Today is October 1, and Catalans vote on their independence from Spain. Regrettably, the fears of many seem to be coming true. Instead of a carnival of democracy, or a tense stand-off between protesters and police, we are witnessing scenes of police repression on the streets of Barcelona. Even among those who follow the constitutional conflict between Madrid and Barcelona more closely, this is a remarkable turn of events.

What many have considered to be an elaborate, yet increasingly farcical game of chicken, whose true objective was never the independence of Catalonia but rather the best institutional and financial deal given the circumstances, has turned out to be a veritable standoff between irreconcilable constitutional visions.

However it ends, it already presents a watershed moment between two constitutional eras: one which began in 1978 with the transformation of Spain into what became known as El Estado de las Autonomías, and one whose birth—for better or worse—we seem to be witnessing today on the streets of Barcelona. However this conflict ends constitutionally—with Spain reconstituted as a further decentralized quasi-federal state, or Spain reconstituted as a proper multinational federation, or Catalonia as a sovereign state separate from Spain—the dramatic images of confrontation in Barcelona are more than just deeply disconcerting. For many who approach the conflict in Catalonia as constitutional scholars they will also be politically surprising, personally disappointing, perhaps even professionally disorienting.

Read the rest of this entry…

Print Friendly
Published on October 1, 2017
Author:          Filed under: Analysis

Commentary: “Canada’s moment for self-reflection, not just celebration”

[Editor’s Note: This commentary was originally published in the Toronto Star in print and online here on Wednesday, September 28, 2017.]

Richard Albert, Boston College Law School

Five years ago, United States Supreme Court Justice Ruth Bader Ginsburg remarked, “I would not look to the U.S. Constitution, if I were drafting a constitution in the year 2012.” Where would she look instead? To Canada and South Africa.

Justice Ginsburg’s revelation shocked her fellow Americans but it did not come as a surprise to those of us who study the constitutions of the world. For years, the United States Constitution has declined in its global influence, due in no small part to the limited and in some cases outdated rights and liberties its text protects, namely the unusual right to bear arms.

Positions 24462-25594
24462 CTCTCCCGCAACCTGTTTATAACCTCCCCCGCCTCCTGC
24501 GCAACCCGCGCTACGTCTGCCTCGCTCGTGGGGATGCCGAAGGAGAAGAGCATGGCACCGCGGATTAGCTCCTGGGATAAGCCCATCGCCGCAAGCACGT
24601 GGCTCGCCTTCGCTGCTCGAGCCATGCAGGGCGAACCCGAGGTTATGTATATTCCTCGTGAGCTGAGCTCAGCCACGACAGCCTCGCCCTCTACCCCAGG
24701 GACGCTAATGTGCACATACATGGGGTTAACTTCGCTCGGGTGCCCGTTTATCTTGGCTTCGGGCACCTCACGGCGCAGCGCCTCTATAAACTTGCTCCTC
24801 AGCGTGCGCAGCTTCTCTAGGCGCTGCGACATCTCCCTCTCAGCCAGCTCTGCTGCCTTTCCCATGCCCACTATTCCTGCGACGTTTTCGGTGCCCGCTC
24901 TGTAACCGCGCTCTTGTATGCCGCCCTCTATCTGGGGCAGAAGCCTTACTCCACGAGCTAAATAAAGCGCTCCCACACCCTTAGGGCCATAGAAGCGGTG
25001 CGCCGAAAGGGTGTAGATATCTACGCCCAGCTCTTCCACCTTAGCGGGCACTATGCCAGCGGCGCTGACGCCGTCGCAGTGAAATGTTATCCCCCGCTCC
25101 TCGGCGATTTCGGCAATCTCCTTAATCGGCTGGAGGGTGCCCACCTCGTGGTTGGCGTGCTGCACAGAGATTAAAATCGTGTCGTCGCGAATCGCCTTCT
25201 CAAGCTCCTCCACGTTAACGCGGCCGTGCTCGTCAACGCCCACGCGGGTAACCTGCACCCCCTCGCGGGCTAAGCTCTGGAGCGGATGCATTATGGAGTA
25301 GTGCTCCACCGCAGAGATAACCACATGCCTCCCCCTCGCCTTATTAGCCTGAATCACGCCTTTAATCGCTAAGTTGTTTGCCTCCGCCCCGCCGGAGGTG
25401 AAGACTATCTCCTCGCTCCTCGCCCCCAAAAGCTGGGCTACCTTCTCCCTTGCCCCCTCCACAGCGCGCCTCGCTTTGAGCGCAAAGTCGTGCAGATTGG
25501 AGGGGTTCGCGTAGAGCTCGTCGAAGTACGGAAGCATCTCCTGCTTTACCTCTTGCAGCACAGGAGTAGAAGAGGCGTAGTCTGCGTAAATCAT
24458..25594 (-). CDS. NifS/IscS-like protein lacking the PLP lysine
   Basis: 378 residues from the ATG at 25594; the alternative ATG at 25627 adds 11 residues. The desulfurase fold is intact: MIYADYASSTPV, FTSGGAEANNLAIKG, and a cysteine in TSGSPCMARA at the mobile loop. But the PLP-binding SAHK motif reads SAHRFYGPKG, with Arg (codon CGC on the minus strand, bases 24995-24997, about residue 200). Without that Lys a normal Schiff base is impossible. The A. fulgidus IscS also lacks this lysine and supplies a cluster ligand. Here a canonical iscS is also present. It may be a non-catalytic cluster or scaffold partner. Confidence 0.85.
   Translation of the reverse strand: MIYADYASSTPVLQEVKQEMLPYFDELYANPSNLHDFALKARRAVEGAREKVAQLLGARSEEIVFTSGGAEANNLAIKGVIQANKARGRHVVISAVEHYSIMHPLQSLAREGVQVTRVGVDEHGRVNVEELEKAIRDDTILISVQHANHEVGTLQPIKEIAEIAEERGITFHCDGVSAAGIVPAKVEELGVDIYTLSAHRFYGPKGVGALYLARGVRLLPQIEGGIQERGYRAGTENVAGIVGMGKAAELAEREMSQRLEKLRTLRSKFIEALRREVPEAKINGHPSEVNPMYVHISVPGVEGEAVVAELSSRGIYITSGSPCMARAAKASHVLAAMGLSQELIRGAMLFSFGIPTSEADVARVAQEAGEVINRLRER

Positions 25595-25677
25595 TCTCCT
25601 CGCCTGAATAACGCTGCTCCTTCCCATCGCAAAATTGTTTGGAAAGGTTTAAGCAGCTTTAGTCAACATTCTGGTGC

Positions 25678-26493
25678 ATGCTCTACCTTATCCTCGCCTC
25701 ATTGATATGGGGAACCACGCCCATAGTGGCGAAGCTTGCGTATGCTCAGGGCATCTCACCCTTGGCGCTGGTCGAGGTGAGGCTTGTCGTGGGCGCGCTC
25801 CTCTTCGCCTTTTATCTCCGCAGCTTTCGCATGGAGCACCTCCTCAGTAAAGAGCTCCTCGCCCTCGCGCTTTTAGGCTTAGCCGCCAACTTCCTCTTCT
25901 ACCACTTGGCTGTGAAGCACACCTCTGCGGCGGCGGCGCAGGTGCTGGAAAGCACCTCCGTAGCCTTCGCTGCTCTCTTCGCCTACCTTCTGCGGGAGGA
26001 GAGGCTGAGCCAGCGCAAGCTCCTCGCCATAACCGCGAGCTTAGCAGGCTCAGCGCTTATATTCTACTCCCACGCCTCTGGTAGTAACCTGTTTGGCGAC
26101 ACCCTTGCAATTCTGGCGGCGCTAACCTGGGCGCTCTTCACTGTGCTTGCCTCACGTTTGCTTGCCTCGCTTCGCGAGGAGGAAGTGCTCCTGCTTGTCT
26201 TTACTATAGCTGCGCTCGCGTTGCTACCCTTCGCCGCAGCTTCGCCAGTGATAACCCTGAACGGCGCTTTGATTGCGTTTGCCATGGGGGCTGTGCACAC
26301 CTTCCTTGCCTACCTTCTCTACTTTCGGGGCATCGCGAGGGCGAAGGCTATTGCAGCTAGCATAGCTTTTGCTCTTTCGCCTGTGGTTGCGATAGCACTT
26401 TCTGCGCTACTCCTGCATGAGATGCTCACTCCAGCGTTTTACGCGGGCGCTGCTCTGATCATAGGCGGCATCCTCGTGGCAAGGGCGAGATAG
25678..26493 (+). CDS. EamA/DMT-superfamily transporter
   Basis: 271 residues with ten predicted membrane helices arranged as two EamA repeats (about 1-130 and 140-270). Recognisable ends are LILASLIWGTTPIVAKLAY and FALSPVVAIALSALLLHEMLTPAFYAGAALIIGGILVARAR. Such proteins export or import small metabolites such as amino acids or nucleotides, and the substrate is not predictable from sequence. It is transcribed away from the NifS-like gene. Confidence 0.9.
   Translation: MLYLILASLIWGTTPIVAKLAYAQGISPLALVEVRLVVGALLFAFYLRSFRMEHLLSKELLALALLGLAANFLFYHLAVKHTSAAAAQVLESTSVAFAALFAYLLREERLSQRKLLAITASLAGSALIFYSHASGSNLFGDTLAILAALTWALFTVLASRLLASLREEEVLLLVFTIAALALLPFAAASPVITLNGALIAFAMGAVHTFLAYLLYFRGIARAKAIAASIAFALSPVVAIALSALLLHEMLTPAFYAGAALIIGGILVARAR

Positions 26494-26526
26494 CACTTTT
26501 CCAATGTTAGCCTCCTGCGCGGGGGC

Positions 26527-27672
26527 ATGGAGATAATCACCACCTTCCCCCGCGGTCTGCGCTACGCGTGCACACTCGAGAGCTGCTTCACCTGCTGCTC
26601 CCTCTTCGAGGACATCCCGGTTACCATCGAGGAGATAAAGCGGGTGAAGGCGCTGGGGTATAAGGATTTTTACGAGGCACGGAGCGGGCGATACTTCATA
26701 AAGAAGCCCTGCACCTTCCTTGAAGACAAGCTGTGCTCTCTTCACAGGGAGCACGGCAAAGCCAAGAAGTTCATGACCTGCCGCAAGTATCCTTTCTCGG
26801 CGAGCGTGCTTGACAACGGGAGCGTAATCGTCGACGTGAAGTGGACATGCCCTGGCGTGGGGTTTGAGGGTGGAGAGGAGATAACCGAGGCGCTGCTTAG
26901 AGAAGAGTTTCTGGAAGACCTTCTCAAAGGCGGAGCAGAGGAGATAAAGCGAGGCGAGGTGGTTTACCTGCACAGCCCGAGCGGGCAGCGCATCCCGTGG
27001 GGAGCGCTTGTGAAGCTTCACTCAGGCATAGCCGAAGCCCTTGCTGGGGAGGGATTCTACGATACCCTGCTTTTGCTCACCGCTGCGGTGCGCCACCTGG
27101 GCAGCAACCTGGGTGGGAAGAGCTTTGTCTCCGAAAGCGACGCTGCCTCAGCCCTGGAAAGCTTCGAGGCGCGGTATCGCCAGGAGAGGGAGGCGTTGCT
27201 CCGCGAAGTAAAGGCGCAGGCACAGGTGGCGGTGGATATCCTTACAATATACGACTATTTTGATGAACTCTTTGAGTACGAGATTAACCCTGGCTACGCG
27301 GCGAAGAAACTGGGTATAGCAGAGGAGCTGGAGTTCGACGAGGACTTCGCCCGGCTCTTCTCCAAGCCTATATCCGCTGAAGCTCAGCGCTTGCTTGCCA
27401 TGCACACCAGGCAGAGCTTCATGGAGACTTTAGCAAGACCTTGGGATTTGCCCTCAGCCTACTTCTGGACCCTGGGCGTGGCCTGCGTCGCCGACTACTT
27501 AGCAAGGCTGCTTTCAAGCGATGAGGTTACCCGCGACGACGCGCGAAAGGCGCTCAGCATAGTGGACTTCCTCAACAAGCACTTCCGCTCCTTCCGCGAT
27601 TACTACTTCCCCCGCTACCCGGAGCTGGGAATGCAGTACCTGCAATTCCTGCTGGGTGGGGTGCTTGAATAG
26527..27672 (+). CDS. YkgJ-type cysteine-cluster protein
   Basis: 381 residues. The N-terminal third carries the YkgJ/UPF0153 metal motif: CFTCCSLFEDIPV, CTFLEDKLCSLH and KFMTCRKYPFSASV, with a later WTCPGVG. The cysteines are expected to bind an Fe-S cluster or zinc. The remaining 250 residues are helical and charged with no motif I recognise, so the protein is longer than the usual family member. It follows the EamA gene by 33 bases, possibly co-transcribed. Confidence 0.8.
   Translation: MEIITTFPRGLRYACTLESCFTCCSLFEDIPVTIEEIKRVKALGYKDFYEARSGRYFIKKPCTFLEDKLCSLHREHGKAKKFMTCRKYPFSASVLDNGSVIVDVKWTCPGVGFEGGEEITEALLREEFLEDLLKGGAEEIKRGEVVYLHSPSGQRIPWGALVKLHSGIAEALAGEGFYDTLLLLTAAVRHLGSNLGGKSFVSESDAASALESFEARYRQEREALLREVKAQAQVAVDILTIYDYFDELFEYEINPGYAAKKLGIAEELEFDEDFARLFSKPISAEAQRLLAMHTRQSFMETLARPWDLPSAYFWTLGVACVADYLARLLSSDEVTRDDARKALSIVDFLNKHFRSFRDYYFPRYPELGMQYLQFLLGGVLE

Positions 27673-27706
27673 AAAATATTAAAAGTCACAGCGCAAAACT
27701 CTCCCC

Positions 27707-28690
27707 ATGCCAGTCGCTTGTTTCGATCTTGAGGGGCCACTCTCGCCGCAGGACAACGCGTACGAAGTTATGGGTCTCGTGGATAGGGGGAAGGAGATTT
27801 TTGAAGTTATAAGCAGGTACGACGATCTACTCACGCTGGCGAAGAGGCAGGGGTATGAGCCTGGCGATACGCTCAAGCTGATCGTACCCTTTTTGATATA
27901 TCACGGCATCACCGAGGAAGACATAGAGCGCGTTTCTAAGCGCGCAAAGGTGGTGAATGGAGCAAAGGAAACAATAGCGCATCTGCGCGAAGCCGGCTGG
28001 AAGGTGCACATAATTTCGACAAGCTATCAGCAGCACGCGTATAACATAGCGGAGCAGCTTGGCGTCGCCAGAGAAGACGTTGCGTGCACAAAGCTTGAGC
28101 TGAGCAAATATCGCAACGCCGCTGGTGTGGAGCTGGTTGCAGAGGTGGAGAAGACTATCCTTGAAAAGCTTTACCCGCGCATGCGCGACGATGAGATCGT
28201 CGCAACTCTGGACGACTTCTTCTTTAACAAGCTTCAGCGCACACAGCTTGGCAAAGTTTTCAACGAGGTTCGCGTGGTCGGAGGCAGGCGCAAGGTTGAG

Canada has displaced the United States as one of the world’s great constitutional superpowers, rising to prominence on the strength of our modern Canadian Charter of Rights and Freedoms. The Charter protects all manner of speech and thought, identity and group rights, and even affirmative action rights, which for Americans is a controversial issue that divides the country perhaps more than any other constitutional question except abortion.

Canada’s global importance has grown as we have approached and now arrived at the sesquicentennial of Confederation. Since 1867, Canada has evolved into a global economic, cultural and now dominant constitutional force.

Read the rest of this entry…

Print Friendly
Published on September 29, 2017
Author:          Filed under: Analysis

India’s Supreme Court Expands Freedom

Menaka Guruswamy, Research Scholar and Lecturer, Columbia Law School and Advocate, Supreme Court of India

[This article was originally published in the New York Times on September 10, 2017.]

On Aug. 24, the Supreme Court of India, in a rare unanimous judgment, declared privacy a constitutional right.

The court unflinchingly reasoned that the rights to life and liberty of which privacy is a part protect the sanctity of the home and relationships like marriage, procreation and sexual orientation.

It is a ruling that will forever affect the social fabric of this country and reaffirm a constitutional morality in a time of deep social and political division — a judgment that can be equated with Brown v. Board of Education in the United States.

The ruling comes as the Hindu nationalist Bharatiya Janata Party, which came to power in 2014, is attempting a cultural reconfiguration of Indian society — policing choices about food, gender roles, sexuality, marriage and religion. Such actions are at odds with the values of secularism, equality and dignity, and freedom of expression, conscience and religion that are enshrined in India’s progressive Constitution of 1950. This troubling context makes the decision of the Supreme Court especially empowering.

The Supreme Court is also ground zero for challenges to the efforts of Prime Minister Narendra Modi’s government to force all Indians to sign up for the biometric databank, called the Aadhar project, in which retina scans, fingerprints and demographic information is stored under 12-digit unique identification numbers. The privacy ruling was necessary since the constitutional status of privacy had to be established before the court adjudicated on various challenges to the Aadhar database that are still pending.

Read the rest of this entry…

Print Friendly
Published on September 27, 2017
Author:          Filed under: Developments